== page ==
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I want to write a script to display a message and possibly cancel a logout from an interactive shell. This is because I often run background jobs in some of my shells and in the spur of the moment I logout from all, closing the running jobs. What I'm after is a script like:

# If there are running jobs
if [ -z "$(jobs)" ]; then
    # Display messages, give choices, etc.
    # And finally, given some conditions (e.g. answers to questions, etc.)

Presumably, the above would go into ~/.bash_logout.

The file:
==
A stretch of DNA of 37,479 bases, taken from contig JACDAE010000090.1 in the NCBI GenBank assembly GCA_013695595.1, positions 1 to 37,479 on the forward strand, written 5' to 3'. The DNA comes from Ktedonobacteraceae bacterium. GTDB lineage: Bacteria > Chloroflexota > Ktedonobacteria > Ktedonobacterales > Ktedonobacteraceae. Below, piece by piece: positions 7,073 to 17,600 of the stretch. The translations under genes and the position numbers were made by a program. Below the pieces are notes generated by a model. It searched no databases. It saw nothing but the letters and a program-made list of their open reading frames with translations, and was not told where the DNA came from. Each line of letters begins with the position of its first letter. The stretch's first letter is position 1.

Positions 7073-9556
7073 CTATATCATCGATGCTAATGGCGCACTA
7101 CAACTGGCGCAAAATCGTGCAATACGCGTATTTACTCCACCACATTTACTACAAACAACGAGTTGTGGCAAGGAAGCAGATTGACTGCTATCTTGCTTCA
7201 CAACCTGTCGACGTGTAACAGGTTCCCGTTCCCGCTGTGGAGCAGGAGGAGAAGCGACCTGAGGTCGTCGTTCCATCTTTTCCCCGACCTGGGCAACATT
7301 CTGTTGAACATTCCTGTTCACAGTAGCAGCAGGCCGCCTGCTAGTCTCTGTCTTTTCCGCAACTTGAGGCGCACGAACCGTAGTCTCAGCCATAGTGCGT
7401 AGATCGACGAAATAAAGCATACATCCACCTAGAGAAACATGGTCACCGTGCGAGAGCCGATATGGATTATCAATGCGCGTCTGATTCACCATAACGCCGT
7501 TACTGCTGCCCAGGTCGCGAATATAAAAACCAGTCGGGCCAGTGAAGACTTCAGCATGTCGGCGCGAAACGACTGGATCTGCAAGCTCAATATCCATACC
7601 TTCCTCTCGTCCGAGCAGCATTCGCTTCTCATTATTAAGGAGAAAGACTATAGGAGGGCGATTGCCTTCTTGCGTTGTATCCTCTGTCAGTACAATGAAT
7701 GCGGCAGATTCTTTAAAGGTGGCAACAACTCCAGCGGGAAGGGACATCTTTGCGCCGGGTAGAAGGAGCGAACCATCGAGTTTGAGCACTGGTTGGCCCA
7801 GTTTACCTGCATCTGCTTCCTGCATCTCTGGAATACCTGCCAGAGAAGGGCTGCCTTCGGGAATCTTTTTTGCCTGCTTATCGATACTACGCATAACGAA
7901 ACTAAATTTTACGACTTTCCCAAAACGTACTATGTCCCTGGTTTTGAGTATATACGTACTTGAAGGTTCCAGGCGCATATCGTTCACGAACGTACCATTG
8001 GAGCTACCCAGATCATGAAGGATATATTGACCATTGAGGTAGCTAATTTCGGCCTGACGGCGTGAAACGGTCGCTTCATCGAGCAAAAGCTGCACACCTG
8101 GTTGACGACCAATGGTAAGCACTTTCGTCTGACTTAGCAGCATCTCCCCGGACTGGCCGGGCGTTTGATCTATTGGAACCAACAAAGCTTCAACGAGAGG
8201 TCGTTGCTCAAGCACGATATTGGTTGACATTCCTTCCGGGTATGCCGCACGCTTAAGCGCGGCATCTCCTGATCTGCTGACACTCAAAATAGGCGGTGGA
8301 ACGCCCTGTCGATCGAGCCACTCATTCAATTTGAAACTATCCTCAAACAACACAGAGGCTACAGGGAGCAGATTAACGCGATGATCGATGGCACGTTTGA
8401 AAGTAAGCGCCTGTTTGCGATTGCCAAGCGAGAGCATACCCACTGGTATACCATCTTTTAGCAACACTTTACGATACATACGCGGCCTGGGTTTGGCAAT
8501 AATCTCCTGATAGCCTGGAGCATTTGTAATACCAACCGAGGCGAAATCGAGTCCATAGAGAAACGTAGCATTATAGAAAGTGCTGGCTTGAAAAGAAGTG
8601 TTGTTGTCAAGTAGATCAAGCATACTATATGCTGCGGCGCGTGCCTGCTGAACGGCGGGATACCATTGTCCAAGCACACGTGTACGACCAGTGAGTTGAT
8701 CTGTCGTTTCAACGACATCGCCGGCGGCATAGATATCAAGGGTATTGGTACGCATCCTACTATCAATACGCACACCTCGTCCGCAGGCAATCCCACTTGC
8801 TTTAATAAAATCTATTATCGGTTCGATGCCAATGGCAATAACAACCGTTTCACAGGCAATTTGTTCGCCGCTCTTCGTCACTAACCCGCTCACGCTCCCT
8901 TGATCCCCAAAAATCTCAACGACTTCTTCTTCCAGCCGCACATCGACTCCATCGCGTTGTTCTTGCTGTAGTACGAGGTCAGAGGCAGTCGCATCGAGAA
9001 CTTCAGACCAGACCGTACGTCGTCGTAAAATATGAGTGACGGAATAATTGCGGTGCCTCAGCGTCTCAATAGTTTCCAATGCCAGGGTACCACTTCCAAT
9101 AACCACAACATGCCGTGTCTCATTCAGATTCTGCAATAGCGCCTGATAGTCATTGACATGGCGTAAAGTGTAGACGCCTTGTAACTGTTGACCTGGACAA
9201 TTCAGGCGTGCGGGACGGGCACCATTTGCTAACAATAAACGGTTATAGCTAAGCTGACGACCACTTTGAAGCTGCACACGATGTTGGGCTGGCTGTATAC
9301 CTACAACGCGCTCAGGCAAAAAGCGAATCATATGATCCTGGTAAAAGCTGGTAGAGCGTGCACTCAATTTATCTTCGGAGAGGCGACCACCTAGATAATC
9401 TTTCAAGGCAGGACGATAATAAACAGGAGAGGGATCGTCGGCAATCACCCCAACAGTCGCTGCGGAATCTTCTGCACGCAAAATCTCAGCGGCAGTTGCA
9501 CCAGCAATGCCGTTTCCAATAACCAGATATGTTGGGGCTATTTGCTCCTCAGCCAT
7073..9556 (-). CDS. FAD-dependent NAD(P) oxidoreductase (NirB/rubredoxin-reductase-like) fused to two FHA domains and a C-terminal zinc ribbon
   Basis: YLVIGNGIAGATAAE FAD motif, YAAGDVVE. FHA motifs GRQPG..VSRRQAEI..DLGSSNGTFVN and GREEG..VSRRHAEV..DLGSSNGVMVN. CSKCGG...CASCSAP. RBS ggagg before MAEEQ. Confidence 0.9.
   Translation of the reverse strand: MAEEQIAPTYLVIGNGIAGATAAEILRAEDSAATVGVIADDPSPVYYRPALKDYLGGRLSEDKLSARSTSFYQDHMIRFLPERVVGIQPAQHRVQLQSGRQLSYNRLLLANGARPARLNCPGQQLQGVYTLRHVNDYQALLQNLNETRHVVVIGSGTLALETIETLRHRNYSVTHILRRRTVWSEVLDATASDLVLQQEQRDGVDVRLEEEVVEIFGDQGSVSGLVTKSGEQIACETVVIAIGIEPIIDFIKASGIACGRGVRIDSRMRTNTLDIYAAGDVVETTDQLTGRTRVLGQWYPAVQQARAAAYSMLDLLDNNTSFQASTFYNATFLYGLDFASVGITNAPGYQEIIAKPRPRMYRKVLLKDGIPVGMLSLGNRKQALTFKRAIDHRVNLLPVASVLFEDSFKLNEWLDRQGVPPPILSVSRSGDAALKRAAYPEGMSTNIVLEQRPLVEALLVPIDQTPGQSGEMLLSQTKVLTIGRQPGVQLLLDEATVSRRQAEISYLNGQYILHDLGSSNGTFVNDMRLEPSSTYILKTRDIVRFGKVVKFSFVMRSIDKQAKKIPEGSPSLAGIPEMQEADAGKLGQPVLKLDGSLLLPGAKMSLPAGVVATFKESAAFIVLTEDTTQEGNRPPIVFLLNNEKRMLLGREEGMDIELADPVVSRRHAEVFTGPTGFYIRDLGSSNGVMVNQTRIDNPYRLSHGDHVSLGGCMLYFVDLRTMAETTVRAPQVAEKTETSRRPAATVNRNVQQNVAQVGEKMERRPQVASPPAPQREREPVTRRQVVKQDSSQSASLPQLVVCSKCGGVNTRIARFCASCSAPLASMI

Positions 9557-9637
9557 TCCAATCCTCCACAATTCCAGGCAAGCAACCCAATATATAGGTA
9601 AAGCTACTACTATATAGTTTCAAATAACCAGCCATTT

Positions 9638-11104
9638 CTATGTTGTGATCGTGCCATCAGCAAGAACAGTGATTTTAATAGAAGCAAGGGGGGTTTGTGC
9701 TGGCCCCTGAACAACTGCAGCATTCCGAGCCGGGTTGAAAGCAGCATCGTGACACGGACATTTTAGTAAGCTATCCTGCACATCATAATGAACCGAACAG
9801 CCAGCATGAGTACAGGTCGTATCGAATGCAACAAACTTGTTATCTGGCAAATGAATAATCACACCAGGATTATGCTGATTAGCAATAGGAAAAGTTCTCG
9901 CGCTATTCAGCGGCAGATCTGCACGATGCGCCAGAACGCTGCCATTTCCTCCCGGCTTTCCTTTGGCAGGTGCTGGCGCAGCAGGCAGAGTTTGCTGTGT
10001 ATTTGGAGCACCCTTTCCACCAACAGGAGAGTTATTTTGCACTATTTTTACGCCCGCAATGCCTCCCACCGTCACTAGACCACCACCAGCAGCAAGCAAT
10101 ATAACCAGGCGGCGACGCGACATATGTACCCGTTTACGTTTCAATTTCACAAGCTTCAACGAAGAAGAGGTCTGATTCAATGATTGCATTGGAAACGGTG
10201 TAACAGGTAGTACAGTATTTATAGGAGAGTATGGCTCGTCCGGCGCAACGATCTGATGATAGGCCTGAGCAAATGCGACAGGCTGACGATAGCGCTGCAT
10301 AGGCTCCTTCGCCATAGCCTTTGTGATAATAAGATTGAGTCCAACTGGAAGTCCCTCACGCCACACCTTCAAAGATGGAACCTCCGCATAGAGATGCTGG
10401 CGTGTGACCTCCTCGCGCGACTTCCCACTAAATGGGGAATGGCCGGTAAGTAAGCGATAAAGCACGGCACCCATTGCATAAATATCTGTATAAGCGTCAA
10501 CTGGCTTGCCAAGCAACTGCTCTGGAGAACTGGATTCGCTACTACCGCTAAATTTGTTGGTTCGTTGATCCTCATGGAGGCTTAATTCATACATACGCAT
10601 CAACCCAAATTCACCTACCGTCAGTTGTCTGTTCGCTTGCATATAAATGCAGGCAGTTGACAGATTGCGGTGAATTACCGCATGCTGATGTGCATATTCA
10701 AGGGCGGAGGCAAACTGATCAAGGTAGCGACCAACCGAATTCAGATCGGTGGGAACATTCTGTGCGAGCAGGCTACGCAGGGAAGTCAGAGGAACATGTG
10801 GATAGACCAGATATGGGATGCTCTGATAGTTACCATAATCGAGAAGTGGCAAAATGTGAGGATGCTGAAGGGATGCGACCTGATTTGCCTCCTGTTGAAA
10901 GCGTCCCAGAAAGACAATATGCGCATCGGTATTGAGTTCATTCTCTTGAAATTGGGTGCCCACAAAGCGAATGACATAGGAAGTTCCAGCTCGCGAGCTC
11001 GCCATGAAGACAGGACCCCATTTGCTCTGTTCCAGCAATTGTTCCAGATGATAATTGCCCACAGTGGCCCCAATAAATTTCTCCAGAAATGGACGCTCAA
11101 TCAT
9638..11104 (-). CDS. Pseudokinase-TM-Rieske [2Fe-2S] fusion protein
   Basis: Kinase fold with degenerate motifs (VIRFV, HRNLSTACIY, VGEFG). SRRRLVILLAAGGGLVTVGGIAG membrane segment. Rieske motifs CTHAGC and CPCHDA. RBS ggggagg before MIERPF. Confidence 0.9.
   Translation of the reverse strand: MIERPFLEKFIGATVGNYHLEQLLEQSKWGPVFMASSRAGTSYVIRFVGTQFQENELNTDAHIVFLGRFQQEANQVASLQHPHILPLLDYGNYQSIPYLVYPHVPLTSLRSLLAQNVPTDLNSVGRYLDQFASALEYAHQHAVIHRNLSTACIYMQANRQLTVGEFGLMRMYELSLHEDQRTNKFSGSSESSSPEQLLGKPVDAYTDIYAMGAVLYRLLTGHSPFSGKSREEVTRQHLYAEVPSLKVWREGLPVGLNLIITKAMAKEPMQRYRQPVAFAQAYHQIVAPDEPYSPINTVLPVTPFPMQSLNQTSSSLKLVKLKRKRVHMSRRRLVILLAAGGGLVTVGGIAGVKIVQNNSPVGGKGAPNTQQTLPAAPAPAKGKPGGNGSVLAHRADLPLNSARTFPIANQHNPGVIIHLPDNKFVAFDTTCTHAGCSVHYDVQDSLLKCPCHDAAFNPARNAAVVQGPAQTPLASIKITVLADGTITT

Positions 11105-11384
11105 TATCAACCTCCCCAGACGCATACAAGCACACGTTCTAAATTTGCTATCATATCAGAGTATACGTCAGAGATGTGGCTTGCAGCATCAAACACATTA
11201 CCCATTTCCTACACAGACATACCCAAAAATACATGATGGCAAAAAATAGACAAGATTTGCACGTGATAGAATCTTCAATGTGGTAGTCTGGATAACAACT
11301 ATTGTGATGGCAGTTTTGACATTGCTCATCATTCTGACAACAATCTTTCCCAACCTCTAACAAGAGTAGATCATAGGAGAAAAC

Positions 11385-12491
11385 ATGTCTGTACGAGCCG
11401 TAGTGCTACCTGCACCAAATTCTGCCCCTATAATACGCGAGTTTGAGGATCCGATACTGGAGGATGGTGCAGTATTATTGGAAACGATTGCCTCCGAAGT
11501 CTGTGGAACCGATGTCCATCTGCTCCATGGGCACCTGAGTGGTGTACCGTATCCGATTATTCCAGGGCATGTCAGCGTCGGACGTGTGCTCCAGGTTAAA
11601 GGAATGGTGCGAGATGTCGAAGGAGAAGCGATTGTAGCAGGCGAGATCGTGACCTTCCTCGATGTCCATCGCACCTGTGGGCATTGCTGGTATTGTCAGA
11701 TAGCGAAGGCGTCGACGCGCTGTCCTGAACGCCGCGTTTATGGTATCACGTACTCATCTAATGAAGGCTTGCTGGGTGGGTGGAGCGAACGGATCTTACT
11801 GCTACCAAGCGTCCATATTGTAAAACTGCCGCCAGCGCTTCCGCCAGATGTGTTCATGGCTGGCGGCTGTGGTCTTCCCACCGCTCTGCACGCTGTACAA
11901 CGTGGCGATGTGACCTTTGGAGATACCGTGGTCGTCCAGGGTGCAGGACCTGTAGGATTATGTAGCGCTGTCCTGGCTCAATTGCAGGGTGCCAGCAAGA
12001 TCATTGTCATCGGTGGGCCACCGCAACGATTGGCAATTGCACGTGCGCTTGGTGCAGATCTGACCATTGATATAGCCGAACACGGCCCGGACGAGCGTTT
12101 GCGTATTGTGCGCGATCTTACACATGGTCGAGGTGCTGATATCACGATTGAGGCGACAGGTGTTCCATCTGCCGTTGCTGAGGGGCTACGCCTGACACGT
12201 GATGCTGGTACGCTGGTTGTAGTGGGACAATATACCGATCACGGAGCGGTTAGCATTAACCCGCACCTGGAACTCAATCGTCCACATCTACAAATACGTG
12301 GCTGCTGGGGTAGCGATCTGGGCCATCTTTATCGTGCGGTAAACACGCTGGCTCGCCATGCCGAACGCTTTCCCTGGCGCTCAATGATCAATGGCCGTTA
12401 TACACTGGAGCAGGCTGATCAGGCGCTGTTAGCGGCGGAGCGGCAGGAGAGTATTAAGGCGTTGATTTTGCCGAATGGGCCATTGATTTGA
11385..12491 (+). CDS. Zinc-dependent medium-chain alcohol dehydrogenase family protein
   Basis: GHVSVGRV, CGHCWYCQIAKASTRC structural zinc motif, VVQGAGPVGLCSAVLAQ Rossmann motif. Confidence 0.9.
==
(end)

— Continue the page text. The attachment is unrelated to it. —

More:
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The proper way to do this is to have bash perform the check itself

shopt -s checkjobs

This will make bash display a notice if any jobs are left running. If there are jobs running you have to try and exit twice to actually exit.

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This does almost exactly what I need. One point is that it only seems to remind me once, e.g. remind, process some commands, don't remind next time. But it might be a timeout thing. Also, is there something that would work with OSX as well? – Wojtek Rzepala Mar 19 '12 at 21:31
@WojtekRzepala I would guess its a bug in bash. The documentation very clearly states multiple times that you must try to exit twice without any commands issued between the exit attempts (I get the same - apparently buggy - behavior). – Patrick Mar 19 '12 at 23:16

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